Back in July, worries spread in the LGBTQ community about possible changes to passport policies — specifically, transgender travelers feared the U.S. State Department was retroactively invalidating the gender markers on their passports.
Those fears turned out to be based on unique situations faced by two transgender women and not at all part of any broader changes at the U.S. passport office. But traveling is still a topic of concern for transgender people, as well as lawmakers and LGBTQ advocates.
In 2015, the National Center for Transgender Equality conducted a survey on the experiences of transgender people in the U.S. In it, 43 percent of the respondents who had gone through airport security in the past year said they "experienced problems related to their gender identity or expression."
This includes TSA officers misgendering, harassing or even detaining transgender passengers.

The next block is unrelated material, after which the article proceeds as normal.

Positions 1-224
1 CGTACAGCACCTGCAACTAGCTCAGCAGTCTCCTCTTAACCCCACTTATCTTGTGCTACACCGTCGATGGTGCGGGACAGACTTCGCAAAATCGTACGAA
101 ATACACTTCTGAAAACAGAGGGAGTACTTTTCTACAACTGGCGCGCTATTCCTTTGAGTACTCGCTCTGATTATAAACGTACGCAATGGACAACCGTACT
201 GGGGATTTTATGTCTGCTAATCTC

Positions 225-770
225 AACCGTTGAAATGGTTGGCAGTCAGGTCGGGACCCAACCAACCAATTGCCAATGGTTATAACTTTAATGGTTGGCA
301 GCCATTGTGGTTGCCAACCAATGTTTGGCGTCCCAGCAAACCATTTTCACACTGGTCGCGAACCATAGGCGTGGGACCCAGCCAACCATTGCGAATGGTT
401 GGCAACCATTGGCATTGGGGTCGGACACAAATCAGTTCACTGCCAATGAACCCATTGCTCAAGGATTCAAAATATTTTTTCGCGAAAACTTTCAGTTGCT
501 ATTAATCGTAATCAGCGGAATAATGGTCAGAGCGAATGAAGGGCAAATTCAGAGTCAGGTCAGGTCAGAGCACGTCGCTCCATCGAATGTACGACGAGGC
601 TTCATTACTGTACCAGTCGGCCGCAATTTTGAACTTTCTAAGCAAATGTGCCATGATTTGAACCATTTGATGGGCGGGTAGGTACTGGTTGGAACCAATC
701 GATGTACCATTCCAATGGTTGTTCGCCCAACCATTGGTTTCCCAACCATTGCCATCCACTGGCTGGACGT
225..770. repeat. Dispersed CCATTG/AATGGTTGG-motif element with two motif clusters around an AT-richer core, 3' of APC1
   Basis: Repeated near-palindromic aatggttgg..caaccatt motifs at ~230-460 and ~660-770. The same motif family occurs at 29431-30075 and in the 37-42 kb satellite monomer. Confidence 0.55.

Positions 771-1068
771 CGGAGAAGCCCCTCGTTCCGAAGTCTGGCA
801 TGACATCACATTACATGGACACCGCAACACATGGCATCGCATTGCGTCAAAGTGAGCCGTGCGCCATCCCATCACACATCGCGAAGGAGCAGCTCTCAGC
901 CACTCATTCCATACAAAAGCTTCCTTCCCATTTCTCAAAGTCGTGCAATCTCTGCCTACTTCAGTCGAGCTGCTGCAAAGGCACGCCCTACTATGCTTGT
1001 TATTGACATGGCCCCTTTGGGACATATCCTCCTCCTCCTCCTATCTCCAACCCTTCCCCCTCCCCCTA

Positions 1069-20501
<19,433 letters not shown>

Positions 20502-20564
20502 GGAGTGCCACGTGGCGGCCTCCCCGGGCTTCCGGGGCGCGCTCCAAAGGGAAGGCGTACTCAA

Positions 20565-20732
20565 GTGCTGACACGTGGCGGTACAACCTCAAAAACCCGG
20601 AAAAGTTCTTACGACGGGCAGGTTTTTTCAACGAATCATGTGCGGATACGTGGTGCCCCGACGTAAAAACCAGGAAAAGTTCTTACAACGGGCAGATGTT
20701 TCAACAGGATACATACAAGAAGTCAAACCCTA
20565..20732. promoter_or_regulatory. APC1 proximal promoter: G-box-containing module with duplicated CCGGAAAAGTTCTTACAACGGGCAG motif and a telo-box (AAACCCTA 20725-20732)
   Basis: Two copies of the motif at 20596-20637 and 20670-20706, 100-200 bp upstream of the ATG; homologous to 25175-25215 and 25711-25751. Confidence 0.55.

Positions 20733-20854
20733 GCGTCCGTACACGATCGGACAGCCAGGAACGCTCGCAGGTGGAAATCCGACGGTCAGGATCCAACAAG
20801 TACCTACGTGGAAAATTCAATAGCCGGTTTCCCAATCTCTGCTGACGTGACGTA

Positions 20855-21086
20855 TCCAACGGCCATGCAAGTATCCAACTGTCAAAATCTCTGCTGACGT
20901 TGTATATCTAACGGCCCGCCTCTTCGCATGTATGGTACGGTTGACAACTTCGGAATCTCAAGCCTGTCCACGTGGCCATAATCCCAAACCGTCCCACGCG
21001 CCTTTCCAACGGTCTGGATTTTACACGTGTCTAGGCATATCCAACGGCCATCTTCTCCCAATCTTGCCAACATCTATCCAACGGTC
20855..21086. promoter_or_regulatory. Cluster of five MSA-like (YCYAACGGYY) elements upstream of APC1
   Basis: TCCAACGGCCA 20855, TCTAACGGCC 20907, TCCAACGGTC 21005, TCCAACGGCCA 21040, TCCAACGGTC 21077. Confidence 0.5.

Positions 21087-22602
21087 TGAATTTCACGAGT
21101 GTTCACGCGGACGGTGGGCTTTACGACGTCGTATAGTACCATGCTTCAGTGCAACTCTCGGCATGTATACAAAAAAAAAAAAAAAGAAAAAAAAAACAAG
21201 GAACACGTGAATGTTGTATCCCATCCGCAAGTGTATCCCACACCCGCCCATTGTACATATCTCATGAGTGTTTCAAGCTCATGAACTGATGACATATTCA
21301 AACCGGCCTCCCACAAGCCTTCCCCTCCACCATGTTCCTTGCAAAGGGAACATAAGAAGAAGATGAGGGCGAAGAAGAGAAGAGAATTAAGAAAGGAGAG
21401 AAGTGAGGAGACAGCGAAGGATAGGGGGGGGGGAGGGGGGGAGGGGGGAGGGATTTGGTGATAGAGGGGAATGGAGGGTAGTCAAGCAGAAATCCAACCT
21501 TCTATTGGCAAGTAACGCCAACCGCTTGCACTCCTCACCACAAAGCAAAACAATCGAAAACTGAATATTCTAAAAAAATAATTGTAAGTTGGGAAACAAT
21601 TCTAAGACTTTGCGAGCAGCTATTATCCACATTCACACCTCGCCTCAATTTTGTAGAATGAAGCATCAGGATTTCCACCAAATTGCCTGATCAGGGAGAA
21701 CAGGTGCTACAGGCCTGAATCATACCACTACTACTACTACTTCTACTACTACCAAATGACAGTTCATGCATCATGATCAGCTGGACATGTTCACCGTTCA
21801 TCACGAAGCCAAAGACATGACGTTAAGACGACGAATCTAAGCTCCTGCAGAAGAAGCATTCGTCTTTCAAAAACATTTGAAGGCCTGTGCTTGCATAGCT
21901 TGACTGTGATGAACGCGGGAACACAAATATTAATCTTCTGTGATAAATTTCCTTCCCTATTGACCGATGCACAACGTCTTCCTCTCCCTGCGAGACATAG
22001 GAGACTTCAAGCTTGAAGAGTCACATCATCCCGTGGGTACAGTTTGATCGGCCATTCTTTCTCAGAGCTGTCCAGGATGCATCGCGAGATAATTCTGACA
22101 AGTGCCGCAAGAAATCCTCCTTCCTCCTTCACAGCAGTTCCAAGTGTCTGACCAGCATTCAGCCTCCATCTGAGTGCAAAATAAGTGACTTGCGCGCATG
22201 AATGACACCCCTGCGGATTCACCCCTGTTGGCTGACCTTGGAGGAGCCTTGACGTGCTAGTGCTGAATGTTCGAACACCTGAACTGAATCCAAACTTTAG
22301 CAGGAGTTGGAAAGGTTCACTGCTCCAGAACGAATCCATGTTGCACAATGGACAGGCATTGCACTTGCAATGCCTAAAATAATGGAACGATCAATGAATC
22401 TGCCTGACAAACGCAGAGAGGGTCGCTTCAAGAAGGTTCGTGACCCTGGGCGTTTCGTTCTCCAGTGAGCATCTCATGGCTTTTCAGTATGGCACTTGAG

In 2018, an official from the TSA Office of Civil Rights and Liberties testified in front of the House Committee on Homeland Security and addressed the issues regarding TSA screening. Some of the solutions included better training for security officers, a shift away from binary screenings, and more informational resources for transgender travelers.
On Tuesday, U.S. Rep. Kathleen Rice re-introduced the "Screening with Dignity Act," which would require the TSA to reassess its screening process for the appropriate and respectful screening of transgender travelers. Rice introduced a similar measure in 2016, but it didn't go very far.
The new bill is cosponsored by 15 other Democrats and endorsed by the National Center for Transgender Equality, the ACLU and Human Rights Campaign.
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